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Will TODD (b. 1970)
Alice’s Adventures in Wonderland (2013)
Alice – Fflur Wyn (soprano)
Rabbit – James Cleverton (baritone)
Dad / Queen of Hearts – Robert Burt (tenor)
Mum / Mad Hatter – Victoria Simmonds (mezzo)
Cheshire Cat – Magid El-Bushra (counter-tenor)
Caterpillar – Keel Watson (baritone)
March Hare / White Knight - John Lofthouse (baritone)
Humpty Dumpty / Duchess / Bottle / Victorian - Maud Millar (soprano)
Brat / Tweedle Dum – Rosie Middleton (mezzo)
Brat / Tweedle Dee – Rosanne Havel (soprano)
Dormouse – Stephanie Bodsworth (soprano)
Victorians – Edward Hughes (tenor), Henry Grant Kerswell (bass)
Opera Holland Park/Matthew Waldren
rec. 2014, Angel Studios, Islington, London, UK
Reviewed as a 24/48 download [Hyperion]
Pdf booklet enclosed (no libretto)
SIGNUM CLASSICS SIGCD420 [68:03]

The Alice phenomenon is an endless source of musical and filmic interest; I much admired the American composer David del Tredici’s Final Alice, not least for the stratospherically strange performance by Barbara Hendricks (review). I also have very powerful memories of Ian Holm as the troubled Rev. Dodgson in Gavin Millar and Dennis Potter’s film Dreamchild; do watch it if you can. Now we have composer Will Todd’s take on Wonderland; billed as ‘a family opera’, and with a lively libretto by Maggie Gottlieb, the work was premiered by London’s Opera Holland Park in 2013. It’s been in the group’s repertoire ever since, with performances scheduled for Covent Garden’s Linbury Theatre later this year (2015).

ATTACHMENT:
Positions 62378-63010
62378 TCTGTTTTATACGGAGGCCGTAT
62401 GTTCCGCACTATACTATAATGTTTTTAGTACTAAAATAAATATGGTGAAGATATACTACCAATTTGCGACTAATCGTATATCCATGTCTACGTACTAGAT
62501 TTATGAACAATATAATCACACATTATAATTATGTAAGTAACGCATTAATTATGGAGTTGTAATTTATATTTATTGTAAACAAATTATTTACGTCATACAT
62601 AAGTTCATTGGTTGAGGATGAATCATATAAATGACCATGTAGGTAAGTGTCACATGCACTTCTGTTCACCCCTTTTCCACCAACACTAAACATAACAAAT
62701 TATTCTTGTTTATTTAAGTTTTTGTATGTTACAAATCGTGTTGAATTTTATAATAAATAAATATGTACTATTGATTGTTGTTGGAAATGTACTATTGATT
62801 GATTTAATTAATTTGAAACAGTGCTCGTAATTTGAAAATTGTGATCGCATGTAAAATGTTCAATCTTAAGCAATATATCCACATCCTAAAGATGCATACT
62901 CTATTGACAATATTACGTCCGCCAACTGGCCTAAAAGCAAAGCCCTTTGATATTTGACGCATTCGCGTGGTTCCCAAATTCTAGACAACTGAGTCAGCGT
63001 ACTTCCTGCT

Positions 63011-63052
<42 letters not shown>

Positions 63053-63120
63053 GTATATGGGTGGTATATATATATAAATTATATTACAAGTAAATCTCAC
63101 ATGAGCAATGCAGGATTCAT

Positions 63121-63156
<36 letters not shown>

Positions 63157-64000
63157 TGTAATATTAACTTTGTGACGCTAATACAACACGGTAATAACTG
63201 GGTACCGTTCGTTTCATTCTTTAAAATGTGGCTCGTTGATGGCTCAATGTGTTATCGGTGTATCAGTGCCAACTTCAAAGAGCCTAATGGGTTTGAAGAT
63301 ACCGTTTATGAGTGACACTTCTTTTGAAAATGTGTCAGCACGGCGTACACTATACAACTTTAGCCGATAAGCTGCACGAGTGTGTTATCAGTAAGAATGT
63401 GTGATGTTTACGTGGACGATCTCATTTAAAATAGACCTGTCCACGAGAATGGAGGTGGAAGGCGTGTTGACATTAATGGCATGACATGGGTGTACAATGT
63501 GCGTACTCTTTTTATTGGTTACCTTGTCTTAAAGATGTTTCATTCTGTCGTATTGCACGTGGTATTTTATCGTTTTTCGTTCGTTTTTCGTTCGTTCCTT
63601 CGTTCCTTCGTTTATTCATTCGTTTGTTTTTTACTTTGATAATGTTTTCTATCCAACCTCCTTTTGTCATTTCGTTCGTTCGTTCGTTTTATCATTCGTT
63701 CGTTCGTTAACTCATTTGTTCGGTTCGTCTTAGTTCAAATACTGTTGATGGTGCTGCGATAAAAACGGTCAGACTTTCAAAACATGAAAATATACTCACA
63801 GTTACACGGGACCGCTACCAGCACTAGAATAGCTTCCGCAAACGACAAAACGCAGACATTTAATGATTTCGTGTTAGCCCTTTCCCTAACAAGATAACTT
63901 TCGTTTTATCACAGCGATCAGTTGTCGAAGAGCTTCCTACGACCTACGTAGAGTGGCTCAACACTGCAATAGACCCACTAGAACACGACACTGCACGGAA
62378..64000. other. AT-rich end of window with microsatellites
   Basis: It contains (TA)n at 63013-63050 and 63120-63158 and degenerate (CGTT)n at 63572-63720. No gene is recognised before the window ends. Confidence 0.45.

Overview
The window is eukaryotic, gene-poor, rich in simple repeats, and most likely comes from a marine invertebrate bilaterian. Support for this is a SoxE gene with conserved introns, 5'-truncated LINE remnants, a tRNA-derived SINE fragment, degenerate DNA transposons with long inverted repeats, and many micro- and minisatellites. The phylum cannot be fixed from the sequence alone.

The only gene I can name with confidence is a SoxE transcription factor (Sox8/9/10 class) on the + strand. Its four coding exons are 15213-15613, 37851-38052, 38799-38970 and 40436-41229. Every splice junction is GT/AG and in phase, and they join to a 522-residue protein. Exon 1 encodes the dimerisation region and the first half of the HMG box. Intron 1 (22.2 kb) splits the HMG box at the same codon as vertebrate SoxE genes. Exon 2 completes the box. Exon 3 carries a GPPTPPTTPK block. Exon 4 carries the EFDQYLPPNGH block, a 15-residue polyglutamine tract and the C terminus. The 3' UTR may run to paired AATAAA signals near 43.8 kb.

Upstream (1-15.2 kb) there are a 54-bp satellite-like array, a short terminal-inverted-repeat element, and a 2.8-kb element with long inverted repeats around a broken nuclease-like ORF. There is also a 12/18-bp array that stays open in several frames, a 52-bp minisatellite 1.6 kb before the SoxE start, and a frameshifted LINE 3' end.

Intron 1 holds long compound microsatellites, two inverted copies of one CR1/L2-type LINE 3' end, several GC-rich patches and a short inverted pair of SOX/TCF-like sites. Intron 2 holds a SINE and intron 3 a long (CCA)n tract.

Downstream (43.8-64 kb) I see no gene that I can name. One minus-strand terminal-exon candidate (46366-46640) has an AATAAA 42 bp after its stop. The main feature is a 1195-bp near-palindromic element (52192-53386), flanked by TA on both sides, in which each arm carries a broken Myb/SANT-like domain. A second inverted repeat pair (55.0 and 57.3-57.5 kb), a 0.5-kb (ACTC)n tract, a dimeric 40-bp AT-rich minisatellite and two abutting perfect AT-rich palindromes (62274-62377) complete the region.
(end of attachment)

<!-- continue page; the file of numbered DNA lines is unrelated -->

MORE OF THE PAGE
For those who haven’t been there Holland Park is one of the capital’s finest and most peaceful public parks. A mix of woodland and more formal areas it has at its centre the ruins of Holland Park House, flattened by the Luftwaffe in 1940. Indeed, it’s something of a wonderland itself, so it’s the perfect setting for Todd’s lightly fantastical piece. I say lightly as it avoids the darker aspects of Carroll’s tale, concentrating instead on a toe-tapping and very approachable narrative that lasts for just over an hour. That’s the perfect length for a young audience; moreover, Gottlieb’s libretto is literate, funny and not at all condescending.

Musically Todd opts for a mix of jazz, blues and swing, with more than a dash of good old-fashioned musical theatre. The catchy overture seems to encompass all that and more, and it soon becomes clear that the cast – many of whom play multiple parts – are having a jolly good time. Fflur Wyn is a delightful and articulate Alice and all the other roles are well taken. There are some unusual choices – the Queen of Hearts is played by a tenor, the Cheshire Cat by a counter-tenor – but in the context of Todd’s carefully populated nether world that seems to work perfectly well. Conductor Matthew Waldren draws bright, breezy playing from his orchestra.

Indeed, if I have one criticism of this recording it’s that the sound is a little too upfront, and it all gets a bit strident in the ensemble pieces. Any other caveats? A few; some characters could be more vividly drawn and the numbers could be more sharply differentiated. Also, Todd’s otherwise imaginative accompaniment becomes little more than a discreet reinforcement of the sung narrative. Some of the voices are less appealing than others – especially under pressure – but there’s no denying this is an affectionate and accomplished enterprise that can’t fail to entertain. There’s no libretto, but that’s not a problem when the diction is this clear.

Great fun for young and old; catch it live if you can.

Dan Morgan
twitter.com/mahlerei

 

 



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